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When Life's Scenes Don't Work, Do Some Editing

October 08, 2006|Erica Huggins | Erica Huggins is an executive vice president of motion pictures at Imagine Entertainment.

Just out of college, I landed a job at Cannon Films as an apprentice editor making $300 a week. It was a factory that churned out B movies at an alarming rate, and most of those who worked there rushed from one project to the next. Except for the editor I was assisting.

Most mornings, I would find him slumped in the trim bins surrounded by bottles of Scotch. As an apprentice I should have been rolling up and reconstituting trims, syncing dailies and labeling boxes--not cutting film. Editors cut film. But this guy figured that as long as I'd abide, he'd imbibe. One day he stopped showing up.

By the time I got the call to work on Michael Cimino's "The Sicilian" I was eager for a change. The job was to assist Francoise Bonnot, the acclaimed, chain-smoking French editor of such films as "Z" and "Missing." She had worked with Cimino on "Year of the Dragon."

We cut film on old flatbed machines called KEMs and Moviolas; there was no electronic anything. We spliced film together with tape, and we recorded sound on "mag" (sprocketed magnetic film). Overtime flowed easily. We were in the presence of Hollywood royalty. Michael had won an Academy Award for "The Deer Hunter." He was also infamous for single-handedly bankrupting United Artists while making "Heaven's Gate."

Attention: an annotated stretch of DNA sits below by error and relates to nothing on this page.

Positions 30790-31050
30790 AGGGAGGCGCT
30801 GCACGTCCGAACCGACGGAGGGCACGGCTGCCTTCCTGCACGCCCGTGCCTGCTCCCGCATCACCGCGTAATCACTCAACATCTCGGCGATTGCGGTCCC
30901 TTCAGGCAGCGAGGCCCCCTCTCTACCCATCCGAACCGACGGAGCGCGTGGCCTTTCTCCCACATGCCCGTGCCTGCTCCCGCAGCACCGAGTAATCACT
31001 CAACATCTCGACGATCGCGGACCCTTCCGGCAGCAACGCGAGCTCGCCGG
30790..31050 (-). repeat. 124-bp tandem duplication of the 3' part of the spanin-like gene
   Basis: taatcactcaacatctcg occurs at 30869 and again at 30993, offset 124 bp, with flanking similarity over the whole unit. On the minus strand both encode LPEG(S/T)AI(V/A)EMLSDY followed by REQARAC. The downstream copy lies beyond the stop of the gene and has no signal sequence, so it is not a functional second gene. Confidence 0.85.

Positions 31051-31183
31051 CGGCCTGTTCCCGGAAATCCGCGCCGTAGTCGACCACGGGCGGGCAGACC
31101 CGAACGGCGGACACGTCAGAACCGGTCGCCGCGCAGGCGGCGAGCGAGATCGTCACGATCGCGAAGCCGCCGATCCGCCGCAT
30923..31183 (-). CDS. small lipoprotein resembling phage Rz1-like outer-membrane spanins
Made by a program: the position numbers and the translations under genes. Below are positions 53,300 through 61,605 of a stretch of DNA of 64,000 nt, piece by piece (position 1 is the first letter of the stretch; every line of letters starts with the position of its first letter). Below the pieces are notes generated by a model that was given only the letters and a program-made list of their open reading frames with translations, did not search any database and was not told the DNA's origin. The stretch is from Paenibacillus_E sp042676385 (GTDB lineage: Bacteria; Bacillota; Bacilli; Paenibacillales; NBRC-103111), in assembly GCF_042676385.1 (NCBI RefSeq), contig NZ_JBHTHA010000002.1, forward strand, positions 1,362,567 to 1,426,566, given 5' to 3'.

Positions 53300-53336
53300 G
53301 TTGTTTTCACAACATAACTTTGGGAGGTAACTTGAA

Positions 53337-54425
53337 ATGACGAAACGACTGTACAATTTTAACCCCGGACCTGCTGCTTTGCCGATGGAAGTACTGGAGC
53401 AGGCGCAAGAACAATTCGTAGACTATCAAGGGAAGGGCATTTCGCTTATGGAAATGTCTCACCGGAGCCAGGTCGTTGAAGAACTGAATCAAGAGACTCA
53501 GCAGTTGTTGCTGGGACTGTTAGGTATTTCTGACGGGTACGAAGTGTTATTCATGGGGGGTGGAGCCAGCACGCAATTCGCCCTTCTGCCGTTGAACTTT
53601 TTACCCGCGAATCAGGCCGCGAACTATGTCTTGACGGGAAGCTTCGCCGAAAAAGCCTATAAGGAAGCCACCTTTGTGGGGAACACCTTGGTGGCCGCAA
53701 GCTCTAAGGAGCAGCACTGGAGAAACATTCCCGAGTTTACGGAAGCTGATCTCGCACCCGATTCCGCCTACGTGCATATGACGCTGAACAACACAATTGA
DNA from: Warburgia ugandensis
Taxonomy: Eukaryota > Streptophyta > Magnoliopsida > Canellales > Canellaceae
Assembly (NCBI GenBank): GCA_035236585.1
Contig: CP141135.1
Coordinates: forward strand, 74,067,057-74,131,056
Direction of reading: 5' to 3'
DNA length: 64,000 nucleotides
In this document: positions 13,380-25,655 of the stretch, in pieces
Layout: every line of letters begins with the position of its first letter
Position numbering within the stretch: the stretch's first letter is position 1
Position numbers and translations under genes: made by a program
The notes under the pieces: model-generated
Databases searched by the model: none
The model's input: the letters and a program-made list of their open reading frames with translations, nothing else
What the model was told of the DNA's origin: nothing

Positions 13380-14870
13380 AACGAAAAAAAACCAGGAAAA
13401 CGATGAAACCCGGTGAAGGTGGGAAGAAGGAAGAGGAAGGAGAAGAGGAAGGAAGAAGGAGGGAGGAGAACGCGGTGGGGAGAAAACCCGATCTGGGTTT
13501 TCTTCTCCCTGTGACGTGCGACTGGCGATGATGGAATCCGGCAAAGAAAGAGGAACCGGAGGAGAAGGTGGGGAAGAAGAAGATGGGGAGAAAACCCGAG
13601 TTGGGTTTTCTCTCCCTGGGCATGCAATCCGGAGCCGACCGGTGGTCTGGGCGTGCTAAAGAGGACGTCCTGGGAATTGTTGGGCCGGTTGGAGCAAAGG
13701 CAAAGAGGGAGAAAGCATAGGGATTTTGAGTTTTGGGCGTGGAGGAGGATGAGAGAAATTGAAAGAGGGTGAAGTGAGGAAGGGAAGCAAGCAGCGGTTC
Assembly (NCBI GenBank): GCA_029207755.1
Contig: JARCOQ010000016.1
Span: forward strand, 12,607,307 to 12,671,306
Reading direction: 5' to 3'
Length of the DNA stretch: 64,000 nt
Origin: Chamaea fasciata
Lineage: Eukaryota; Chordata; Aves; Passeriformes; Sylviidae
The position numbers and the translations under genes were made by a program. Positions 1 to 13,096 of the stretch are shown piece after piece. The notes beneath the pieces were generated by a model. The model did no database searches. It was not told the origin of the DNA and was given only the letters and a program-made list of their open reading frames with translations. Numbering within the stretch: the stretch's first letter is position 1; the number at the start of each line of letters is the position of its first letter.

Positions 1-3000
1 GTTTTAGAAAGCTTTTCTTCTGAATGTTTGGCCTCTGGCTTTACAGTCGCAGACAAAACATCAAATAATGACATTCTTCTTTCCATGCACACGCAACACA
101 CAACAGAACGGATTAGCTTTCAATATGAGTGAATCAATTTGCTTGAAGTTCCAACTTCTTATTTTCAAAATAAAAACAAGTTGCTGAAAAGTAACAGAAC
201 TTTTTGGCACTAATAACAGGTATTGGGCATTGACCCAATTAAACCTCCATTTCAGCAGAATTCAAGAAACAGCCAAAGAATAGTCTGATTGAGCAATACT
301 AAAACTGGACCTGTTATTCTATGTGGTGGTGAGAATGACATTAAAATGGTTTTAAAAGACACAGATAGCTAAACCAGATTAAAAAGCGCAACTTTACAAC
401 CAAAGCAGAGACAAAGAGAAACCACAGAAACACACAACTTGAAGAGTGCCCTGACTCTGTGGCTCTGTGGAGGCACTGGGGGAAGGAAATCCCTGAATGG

I began to assist Francoise and see how the film and its rhythms inform the cuts. Someone wasn't just letting me cut. At last, I was learning to cut. Soon into the gig I was asked to work with Michael. He loves the editing process. He loves the endless possibilities. There was always a better take, a different angle or another way to start the scene. He contemplated each word, each glance, each movement of every character. It was fascinating.

Everything Francoise did, we un-did.

The close quarters, the darkened rooms and the constant hum of KEMs felt claustrophobic. You ended up knowing way too much about the people you were working with: their eating habits, their sleeping habits, their drug habits. At times, tensions flared.

The closer we were to locking the picture, the more of a perfectionist Michael became and the more Francoise was bent on wrapping things up. She was moving toward finishing, and his goal was never to finish. Michael and Francoise were fighting, and the air inside those rooms became more stifling. I was caught in the middle.

The day after a huge fight, Michael came looking for me. He looked hung over, and there was a hint of black coloring edging his sideburns, showing off his "at home" dye job. "Erica," he said, "you're fired."

No explanation was given. Evidently, I had just gotten in the way. Time stopped. My heart raced. I looked at him for a moment and said, "You can't do this."

Michael interrupted. "I can do whatever I want. This is my movie and my editing room and you're fired and . . . " And then he said it: "You'll never work in this town again. Get out."

How could he say that?

Wouldn't "you're fired" have been enough? Why be so brutal? And why resort to the ultimate Hollywood cliche?

Eventually, I figured it out. It was just a line. It could be cut out or included. It was a line from a character that was said in the heat of the moment. It worked nicely in the scene. But ultimately, it was just a line.

Two years later, Michael called to offer me a job on his new movie. I jumped at it.

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